Once I’ve worked with the actors and gotten them comfortable with their parts, I’ll rehearse with the orchestra. That part is a little more straight-forward. Obviously, musicians all read sheet music, so that’s not a hurdle, but they also don’t need to worry about memorizing their lines, or knowing their placing on the stage, so the work is much more focused.
Then, during the actual run of the show, the Music Director plays the role of traffic cop. You’re the engine driving everything forward. You dictate the rhythm and maintain the balance, but you also have to be aware of what to do if disaster strikes (like someone forgetting their lines), so it involves a great deal of thinking on your feet. You always hope that things go to plan, but it never does because it’s live theater and that’s why we love it.
As the Music Director, you have to be aware of hundreds and hundreds of minute details that all affect the show in their own way, but you also have to keep in mind the bigger picture. That is probably the most difficult part about this job- trying to steer all of these individual elements toward the same goal.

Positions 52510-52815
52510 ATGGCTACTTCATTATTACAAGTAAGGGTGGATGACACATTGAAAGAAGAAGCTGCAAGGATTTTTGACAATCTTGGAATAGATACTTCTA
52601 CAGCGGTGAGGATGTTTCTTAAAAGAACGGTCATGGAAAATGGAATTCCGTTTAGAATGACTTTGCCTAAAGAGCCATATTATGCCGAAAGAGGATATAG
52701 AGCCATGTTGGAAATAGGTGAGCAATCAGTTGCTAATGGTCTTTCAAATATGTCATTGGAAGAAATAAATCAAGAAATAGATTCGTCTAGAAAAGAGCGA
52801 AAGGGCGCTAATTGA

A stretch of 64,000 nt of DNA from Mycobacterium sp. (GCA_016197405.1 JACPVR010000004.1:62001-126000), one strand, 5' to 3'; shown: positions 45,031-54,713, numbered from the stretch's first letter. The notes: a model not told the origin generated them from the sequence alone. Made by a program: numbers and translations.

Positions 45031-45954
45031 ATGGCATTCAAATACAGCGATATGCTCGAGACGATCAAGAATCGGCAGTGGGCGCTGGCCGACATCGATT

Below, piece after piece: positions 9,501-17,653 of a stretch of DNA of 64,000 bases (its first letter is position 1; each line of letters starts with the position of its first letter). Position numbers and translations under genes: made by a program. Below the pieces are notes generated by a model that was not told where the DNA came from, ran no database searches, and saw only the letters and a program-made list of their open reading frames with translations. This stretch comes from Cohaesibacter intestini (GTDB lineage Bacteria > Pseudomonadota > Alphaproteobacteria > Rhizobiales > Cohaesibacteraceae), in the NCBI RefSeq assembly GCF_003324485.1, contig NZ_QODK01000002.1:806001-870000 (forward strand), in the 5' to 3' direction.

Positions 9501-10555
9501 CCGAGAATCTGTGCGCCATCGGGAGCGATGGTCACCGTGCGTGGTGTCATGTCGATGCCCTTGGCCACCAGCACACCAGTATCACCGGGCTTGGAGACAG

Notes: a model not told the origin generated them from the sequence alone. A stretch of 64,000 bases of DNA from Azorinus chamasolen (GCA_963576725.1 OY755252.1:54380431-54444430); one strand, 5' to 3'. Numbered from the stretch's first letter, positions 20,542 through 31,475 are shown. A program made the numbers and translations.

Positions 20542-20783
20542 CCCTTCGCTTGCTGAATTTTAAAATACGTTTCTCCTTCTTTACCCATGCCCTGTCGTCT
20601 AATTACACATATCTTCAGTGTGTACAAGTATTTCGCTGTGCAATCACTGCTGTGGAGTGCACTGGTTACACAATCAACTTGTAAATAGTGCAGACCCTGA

Do you typically work with the actors first and orchestra second, or is there some overlap?
Steve: I work with the actors first, typically two to three weeks out from opening, and then I get the orchestra maybe one week out. Again, that’s mostly because of the extra work that the actors are putting in, because everything they do is seen by the audience, so their every move has to be examined and thought out in order to have the greatest impact on the performance. With the orchestra, they can come in and we can “short hand” things, so to speak. They’ll play their parts and I can just say “I’d like to hear more of you there,” or “I’m going to be in 1 here, then 3 there,” and this will probably sound like gibberish to anyone who isn’t a musician on some level, but that’s what makes working with the orchestra a bit easier.
How set in stone are the musical arrangements? Do you tweak them at all once rehearsals begin?
Steve: This is a new orchestration for The Pirates of Penznace that’s only been done once before, and it was done to sound more like a 50’s or 60’s Broadway musical. The original work (from Gilbert and Sullivan) was obviously much more classical, and was actually a pastiche of opera numbers. There’s a number in Pirates called, “With Catlike Tread,” (which later inspired “Hail, Hail the Gang’s All Here”) but when Arthur Sullivan wrote it, he was actually spoofing Verdi’s “Anvil Chorus”, so there’s a long musical history here that we’re lucky to be working with.